The southern part of East Africa was occupied until recent times by Khoisan hunter-gatherers, whereas in the Ethiopian Highlands the donkey and such crop plants as teff allowed the beginning of agriculture around 7,000 B.C.Lowland barriers and diseases carried by the tsetse fly, however, prevented the donkey and agriculture from spreading southwards. Only in quite recent times has agriculture spread to the more humid regions south of the equator, through the spread of cattle, sheep and crops such as millet. Language distributions suggest that this most likely occurred from Sudan into the African Great Lakes region, since the Nilotic languages spoken by these pre-Bantu farmers have their closest relatives in the middle Nile basin.
Djibouti, Eritrea, Ethiopia, northern Somalia, and the Red Sea coast of Sudan are considered the most likely location of the land known to the Ancient Egyptians as Punt .The old kingdom's first mention dates to the 25th century BC. The ancient Puntites were a nation of people that had close relations with Pharaonic Egypt during the times of Pharaoh Sahure and Queen Hatshepsut.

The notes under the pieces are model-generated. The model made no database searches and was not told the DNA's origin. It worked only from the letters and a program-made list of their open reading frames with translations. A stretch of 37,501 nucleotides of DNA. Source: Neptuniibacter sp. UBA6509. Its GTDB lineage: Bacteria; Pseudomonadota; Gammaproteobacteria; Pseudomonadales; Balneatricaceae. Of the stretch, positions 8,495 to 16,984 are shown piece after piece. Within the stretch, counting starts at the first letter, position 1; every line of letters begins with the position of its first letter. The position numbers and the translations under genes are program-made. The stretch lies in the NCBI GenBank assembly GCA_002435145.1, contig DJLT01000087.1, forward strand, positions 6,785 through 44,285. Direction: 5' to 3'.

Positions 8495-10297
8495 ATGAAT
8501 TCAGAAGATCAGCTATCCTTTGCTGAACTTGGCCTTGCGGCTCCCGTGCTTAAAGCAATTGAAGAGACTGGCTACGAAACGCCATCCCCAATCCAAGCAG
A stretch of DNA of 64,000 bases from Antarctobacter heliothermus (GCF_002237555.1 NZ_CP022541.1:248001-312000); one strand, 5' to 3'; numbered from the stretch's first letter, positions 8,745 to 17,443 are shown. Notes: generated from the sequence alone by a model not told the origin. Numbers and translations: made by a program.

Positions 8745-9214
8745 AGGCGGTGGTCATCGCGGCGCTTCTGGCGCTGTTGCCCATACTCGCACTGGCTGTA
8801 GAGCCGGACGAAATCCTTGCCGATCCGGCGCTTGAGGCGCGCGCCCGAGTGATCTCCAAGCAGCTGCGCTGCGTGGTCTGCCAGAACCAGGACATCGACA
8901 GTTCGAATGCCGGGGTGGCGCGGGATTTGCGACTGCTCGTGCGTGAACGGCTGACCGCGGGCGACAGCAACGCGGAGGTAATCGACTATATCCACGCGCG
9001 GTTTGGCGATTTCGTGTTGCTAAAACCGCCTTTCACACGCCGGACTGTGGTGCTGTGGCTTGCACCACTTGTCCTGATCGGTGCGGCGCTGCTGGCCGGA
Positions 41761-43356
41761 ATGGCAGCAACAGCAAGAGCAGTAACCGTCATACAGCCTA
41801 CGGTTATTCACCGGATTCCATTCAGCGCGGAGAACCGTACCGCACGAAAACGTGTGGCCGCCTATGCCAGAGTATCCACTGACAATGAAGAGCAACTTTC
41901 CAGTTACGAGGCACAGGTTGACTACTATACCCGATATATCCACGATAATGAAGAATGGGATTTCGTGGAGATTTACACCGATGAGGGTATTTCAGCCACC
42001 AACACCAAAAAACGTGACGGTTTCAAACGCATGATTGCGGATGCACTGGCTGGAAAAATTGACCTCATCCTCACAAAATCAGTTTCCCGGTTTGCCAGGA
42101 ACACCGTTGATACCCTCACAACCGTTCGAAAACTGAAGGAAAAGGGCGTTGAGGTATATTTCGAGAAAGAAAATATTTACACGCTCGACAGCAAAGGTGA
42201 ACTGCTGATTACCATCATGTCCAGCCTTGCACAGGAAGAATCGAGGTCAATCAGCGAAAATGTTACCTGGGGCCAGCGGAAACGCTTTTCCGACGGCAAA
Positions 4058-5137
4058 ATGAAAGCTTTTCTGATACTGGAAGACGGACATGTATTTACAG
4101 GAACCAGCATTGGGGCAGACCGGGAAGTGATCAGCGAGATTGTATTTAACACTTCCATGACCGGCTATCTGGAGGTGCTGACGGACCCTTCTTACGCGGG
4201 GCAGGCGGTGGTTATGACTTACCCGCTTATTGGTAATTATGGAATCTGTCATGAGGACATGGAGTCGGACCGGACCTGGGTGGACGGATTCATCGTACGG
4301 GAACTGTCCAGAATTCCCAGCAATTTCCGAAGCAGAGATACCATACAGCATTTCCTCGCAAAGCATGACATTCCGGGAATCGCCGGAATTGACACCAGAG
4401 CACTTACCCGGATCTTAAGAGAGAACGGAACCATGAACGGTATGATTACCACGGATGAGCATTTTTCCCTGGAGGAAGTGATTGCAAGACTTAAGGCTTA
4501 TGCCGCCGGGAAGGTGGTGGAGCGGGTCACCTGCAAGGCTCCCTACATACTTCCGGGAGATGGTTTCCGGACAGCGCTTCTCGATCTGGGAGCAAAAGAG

The Kingdom of Aksum was a trading empire centered in Eritrea and northern Ethiopia.It existed from approximately 100–940 AD, growing from the proto-Aksumite Iron Age period c. 4th century BC to achieve prominence by the 1st century AD. The kingdom is mentioned in the Periplus of the Erythraean Sea as an important market place for ivory, which was exported throughout the ancient world. Aksum was at the time ruled by Zoskales, who also governed the port of Adulis. The Aksumite rulers facilitated trade by minting their own Aksumite currency. The state also established its hegemony over the declining Kingdom of Kush and regularly entered the politics of the kingdoms on the Arabian peninsula, eventually extending its rule over the region with the conquest of the Himyarite Kingdom.